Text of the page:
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For Arthur, it's hard out there on the edge

June 27, 2008 |  6:39 pm


Arthur magazine, left; at right, Loren Coleman with one of the artifacts from the International Cryptozoology Museum.

Arthur magazine is in trouble. The not-quite-6-year-old free magazine has suffered a series of financial challenges, which culminated in editor Jay Babcock buying out his partner about a year ago. (Full disclosure: I've known Jay since we were both DJs at pirate radio station KBLT.)

Arthur is about music and politics, but that doesn't go far enough to describe its edginess. It is about independent music that gets little radio airplay, like alt-folk and contemporary psychedelia, and its politics are of the leftist, peacenik variety. Its columnists include media theorist Douglas Rushkoff and Sonic Youth guitarist Thurston Moore; writers Trinie Dalton and Brian Evenson have contributed. With a penchant for challenging the (political or musical) status quo, it's quite a bit different from the glossy magazines found on newsstands.

This difference may be part of the problem. A magazine that's saying something no others are saying and covering music others don't cover might be hard for advertisers -- upon whom it relies -- to wrap their heads around. It's not unlike the problem faced by Loren Coleman of the International Cryptozoology Museum -- he's doing something that the big guys just don't get.

Unfortunately for Coleman, the "big guys" are at the Internal Revenue Service.

Coleman's predicament after the jump.

The International Cryptozoology Museum is located in Maine; BoingBoing visited it last year and describes it as:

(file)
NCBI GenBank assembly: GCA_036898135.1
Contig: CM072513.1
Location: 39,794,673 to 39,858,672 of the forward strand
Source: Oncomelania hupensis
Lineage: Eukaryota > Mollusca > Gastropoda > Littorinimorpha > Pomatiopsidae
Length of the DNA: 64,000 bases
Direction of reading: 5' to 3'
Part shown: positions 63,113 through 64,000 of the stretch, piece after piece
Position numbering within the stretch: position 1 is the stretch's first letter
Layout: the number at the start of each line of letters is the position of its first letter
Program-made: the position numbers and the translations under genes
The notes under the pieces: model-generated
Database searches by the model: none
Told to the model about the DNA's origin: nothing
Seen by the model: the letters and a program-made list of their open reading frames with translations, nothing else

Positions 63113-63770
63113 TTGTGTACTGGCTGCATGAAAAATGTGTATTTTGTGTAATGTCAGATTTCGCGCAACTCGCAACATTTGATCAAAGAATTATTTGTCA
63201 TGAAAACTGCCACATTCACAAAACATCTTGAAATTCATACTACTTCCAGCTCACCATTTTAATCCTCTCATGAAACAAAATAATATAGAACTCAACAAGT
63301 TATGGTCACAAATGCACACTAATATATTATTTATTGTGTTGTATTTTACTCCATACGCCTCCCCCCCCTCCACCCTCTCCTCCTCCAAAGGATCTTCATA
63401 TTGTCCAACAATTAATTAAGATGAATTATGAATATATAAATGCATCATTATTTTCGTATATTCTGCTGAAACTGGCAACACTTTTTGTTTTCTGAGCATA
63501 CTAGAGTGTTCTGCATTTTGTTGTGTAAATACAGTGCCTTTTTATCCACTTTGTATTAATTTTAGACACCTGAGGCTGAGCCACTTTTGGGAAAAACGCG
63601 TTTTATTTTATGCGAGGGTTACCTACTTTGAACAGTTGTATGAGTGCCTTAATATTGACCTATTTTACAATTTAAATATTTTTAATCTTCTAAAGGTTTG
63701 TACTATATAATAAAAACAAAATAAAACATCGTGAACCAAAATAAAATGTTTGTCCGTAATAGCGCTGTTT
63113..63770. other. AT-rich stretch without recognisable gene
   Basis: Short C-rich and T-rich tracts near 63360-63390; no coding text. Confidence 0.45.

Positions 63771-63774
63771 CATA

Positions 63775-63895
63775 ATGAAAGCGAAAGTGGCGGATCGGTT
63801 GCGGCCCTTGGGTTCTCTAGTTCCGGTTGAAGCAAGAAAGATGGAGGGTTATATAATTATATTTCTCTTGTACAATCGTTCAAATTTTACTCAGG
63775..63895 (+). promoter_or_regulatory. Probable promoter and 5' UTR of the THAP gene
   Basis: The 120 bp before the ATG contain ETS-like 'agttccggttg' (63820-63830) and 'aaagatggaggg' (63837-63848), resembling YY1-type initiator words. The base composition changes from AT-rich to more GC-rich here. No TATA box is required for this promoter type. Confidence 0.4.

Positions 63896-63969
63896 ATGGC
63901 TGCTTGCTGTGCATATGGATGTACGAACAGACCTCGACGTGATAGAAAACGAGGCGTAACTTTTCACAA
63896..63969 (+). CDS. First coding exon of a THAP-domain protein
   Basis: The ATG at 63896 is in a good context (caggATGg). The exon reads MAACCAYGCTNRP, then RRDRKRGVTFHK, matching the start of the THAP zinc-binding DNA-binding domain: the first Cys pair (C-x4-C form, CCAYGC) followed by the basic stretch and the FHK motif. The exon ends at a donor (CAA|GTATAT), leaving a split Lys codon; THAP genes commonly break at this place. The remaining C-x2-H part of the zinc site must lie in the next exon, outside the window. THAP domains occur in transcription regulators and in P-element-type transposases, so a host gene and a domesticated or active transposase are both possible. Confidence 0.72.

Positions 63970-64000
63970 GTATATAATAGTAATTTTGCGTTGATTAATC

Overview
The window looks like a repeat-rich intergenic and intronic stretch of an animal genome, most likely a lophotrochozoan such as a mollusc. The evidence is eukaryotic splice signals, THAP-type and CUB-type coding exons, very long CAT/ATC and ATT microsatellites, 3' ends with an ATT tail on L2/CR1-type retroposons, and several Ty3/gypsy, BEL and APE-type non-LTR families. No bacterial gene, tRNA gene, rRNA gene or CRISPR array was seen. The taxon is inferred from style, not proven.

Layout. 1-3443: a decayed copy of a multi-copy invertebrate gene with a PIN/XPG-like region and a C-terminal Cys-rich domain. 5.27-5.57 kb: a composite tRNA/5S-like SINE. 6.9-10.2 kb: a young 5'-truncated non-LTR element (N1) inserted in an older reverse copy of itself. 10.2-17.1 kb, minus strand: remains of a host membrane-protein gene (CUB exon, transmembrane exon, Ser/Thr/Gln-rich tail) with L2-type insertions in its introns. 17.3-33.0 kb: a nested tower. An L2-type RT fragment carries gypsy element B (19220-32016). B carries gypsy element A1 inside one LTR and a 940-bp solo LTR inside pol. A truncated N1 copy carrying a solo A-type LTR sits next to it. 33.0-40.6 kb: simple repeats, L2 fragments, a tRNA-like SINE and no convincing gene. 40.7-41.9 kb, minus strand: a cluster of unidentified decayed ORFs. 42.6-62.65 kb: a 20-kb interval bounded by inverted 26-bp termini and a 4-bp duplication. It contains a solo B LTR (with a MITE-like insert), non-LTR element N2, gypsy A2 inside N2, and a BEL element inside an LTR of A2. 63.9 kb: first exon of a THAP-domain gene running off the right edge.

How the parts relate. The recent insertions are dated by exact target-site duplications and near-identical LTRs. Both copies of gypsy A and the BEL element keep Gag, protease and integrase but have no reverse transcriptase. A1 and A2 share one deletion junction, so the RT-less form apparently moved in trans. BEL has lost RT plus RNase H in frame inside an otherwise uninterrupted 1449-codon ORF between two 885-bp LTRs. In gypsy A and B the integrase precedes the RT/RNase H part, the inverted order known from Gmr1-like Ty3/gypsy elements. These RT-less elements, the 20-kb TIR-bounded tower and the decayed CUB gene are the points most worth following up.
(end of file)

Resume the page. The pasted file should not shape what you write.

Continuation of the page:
a multi-room cabinet of curiosities filled with artifacts, ephemera, and oddities related to "hidden animals," mythical beasts, and creatures unknown to science.

Hence the picture of Coleman with an enormous model of a Bigfoot-like creature. He's got physical artifacts and models of yeti, mermaids, sea serpents and more. But, the IRS wants to know, is cryptozoology real? The problem may hinge on how it is defined -- if it's not a science, is it just a hobby? If it's a hobby, is it really a job?

David Wilson of L.A.'s Museum of Jurassic Technology managed to get the paperwork right, it seems. His museum -- wait, is Jurassic technology real? -- has not only escaped the ire of the IRS, it also earned him a MacArthur "genius" grant in 2001. But Coleman isn't so lucky.

Can the health of a culture be measured by the health of its cultural institutions? What does it mean if the smart, odd, challenging, edgy places and journals find themselves making appeals for emergency cash?

-- Carolyn Kellogg